11. Sep 27, 2010 #10
    Right, so there is a limit as to where exactly I must put z_naught. It can't be too close to the edge or else it encompass a part of the edge unit circle, and it can't encompass the origin either. I still am being way too obtuse to get this thing.

    So I looked at a proof of a different set. And I thought that maybe I could write one similar to it.

    I started like this:

    Let z_naught be in U. Claim that D(z_naught; |z_naught|) is in U.

    To see this, let z be in the disk D(z_naught;|z_naught|)..... then I guess |z-z_naught| must be equal to something else that will make it seem clear to me that I can use the triangle inequality to show that z_naught is in the disk, and thus the set is open??

    I'm reaching a point of exhaustion here. It seems to me like the proof is essentially verifying the definition and making sure that the set U satisfies it, but I can't seem to understand how to even start the proof.
     
  12. Sep 27, 2010 #11

    vela

    User Avatar
    Staff Emeritus
    Science Advisor
    Homework Helper
    Education Advisor

    No, you have to be able to find a neighborhood for every z0 in U. You do this by adjusting ε depending on how close z0 is to the edges.

    You're not verifying the definition of open. You're applying it to U to show U is open.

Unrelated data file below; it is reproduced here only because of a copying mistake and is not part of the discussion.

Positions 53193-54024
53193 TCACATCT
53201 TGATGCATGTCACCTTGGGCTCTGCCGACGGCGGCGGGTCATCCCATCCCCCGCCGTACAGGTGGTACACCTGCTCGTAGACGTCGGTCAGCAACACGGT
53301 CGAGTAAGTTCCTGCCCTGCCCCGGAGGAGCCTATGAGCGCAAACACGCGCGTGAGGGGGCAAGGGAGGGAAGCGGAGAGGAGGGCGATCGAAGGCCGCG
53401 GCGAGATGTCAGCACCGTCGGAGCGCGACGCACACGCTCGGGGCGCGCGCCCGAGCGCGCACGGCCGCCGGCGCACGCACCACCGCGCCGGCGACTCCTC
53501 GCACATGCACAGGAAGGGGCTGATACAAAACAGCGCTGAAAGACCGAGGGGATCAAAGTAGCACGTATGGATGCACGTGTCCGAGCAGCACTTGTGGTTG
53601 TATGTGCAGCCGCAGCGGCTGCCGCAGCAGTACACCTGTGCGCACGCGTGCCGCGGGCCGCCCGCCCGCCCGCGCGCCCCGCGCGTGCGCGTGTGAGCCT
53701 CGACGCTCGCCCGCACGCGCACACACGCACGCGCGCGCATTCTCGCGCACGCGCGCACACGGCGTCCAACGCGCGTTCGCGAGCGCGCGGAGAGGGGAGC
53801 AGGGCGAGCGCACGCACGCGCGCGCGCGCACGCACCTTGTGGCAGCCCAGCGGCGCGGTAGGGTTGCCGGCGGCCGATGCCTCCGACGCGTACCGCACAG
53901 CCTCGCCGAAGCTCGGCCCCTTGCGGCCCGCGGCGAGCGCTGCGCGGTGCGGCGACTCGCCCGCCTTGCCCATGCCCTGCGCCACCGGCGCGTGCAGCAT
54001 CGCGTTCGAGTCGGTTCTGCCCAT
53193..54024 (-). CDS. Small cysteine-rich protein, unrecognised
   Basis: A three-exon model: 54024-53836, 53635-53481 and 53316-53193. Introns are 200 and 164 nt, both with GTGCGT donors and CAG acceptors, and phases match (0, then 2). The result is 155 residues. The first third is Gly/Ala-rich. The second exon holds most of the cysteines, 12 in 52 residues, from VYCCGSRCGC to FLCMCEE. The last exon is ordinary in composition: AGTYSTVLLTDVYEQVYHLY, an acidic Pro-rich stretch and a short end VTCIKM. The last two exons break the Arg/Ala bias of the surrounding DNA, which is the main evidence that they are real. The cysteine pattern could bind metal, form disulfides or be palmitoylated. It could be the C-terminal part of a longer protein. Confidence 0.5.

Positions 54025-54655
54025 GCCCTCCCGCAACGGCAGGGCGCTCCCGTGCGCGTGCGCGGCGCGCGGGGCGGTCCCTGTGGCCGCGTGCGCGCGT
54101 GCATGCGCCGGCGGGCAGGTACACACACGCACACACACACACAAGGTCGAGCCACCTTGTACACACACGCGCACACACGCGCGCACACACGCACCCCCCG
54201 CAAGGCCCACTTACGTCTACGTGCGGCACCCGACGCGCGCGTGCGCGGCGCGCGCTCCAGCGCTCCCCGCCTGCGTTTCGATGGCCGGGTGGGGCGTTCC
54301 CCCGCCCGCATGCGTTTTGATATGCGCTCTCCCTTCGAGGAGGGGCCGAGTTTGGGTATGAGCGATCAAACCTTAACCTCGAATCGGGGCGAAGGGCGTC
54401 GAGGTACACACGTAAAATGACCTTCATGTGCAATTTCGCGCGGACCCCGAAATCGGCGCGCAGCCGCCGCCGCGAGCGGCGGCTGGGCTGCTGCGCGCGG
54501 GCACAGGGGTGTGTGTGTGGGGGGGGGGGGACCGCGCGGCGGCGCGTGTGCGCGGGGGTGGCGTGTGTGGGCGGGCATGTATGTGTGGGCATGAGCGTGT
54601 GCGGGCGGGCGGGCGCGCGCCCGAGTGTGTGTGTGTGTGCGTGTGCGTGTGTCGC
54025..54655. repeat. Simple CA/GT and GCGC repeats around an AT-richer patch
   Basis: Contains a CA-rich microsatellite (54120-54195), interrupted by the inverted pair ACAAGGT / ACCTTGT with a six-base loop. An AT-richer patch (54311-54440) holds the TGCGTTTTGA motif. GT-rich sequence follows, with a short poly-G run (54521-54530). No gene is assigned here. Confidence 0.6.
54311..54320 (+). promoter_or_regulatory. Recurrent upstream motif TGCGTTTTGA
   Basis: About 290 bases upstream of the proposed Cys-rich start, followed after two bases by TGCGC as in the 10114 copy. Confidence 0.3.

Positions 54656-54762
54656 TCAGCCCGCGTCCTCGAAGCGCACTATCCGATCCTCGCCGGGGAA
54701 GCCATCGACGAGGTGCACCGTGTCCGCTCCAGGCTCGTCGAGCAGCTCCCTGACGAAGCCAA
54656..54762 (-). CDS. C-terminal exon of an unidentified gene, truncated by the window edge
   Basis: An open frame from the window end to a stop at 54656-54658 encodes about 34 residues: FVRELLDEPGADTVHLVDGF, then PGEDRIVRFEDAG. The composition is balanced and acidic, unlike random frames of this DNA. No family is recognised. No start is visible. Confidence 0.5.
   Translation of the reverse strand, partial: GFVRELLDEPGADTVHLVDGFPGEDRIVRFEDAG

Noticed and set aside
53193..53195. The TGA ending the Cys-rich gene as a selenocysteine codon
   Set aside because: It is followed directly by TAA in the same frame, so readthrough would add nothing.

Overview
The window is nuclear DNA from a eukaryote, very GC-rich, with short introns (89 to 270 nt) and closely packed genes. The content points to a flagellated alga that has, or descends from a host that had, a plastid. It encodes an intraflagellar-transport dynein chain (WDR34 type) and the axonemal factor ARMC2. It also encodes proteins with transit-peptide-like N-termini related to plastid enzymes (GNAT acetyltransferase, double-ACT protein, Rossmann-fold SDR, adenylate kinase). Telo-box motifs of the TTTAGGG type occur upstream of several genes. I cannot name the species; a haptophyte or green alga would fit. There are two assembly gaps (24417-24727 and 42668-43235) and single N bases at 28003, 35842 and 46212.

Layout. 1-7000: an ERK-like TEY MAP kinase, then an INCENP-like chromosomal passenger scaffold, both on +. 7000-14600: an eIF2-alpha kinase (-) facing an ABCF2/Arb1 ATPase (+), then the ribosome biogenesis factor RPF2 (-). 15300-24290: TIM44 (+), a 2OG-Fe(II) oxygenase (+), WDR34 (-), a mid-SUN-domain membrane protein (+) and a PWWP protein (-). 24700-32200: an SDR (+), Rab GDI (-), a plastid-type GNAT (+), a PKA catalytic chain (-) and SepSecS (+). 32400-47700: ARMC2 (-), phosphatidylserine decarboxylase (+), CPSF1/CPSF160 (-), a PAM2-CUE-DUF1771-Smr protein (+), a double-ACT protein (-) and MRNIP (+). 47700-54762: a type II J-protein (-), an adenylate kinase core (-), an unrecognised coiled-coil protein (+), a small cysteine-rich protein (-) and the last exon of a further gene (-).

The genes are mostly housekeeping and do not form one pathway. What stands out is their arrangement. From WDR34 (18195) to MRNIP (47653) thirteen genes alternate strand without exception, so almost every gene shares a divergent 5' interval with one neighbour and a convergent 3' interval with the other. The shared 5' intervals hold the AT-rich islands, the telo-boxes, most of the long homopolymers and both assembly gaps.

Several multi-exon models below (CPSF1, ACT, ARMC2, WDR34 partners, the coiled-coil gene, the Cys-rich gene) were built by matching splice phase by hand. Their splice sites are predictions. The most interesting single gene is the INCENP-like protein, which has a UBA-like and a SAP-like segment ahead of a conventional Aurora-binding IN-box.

A similar example would be to show the interval I=(0,1), a subset of the reals, is open. To show it's open, you want to find for every point x in I, there's an interval centered on x that's contained in I. The distance from x to the ends of the interval are x and 1-x. So choose ε=min{x, 1-x}/2. You should be able to see that the interval (x-ε, x+ε) is completely contained in I. Since you can do this for every point in I, the interval I satisfies the definition of an open set.

    For the complex case, you want to do basically the same thing, but it's a little more work to show that the disc is contained in U. That's where the triangle inequality comes in.
     
  13. Sep 28, 2010 #12
    0<|z-z0|<1

    Is this what I must manipulate to show that |z-z0| is contained in U?

    If that is the case, then the inequality I wrote up there should be equivalent to

    |z-zo|^2 < (|x|+|y|)^2

    right?
     
  14. Sep 28, 2010 #13
    Actually wouldn't it have to be the reverse triangle inequality?

    |z-z0| >= |x| - |y|
     
  15. Sep 28, 2010 #14

    vela

    User Avatar
    Staff Emeritus
    Science Advisor
    Homework Helper
    Education Advisor

    Tell me what region the inequality [itex]|z-z_0|<\varepsilon[/itex] represents in the complex plane.
     
  16. Sep 28, 2010 #15
    It's within the disk centered at [tex]z_0[/tex]. The length [tex]|z-z_0|[/tex] must be less than epsilon, which I take to be the radius of the disk centered at z0.

    I have to prove that this holds true for any value of z0 right?
     
  17. Sep 28, 2010 #16

    vela

    User Avatar
    Staff Emeritus
    Science Advisor
    Homework Helper
    Education Advisor

    Yes, prove it's true given an appropriate choice for ε, so the first thing you need to do is figure out what value of ε would work if you're given z0.

    It would probably help to draw the unit circle, an arbitrary point z0, and a circle of radius ε centered at z0 that lies within the unit circle. Hopefully, you'll see what limits how big ε can be for the given z0.
     
Share this great discussion with others via Reddit, Google+, Twitter, or Facebook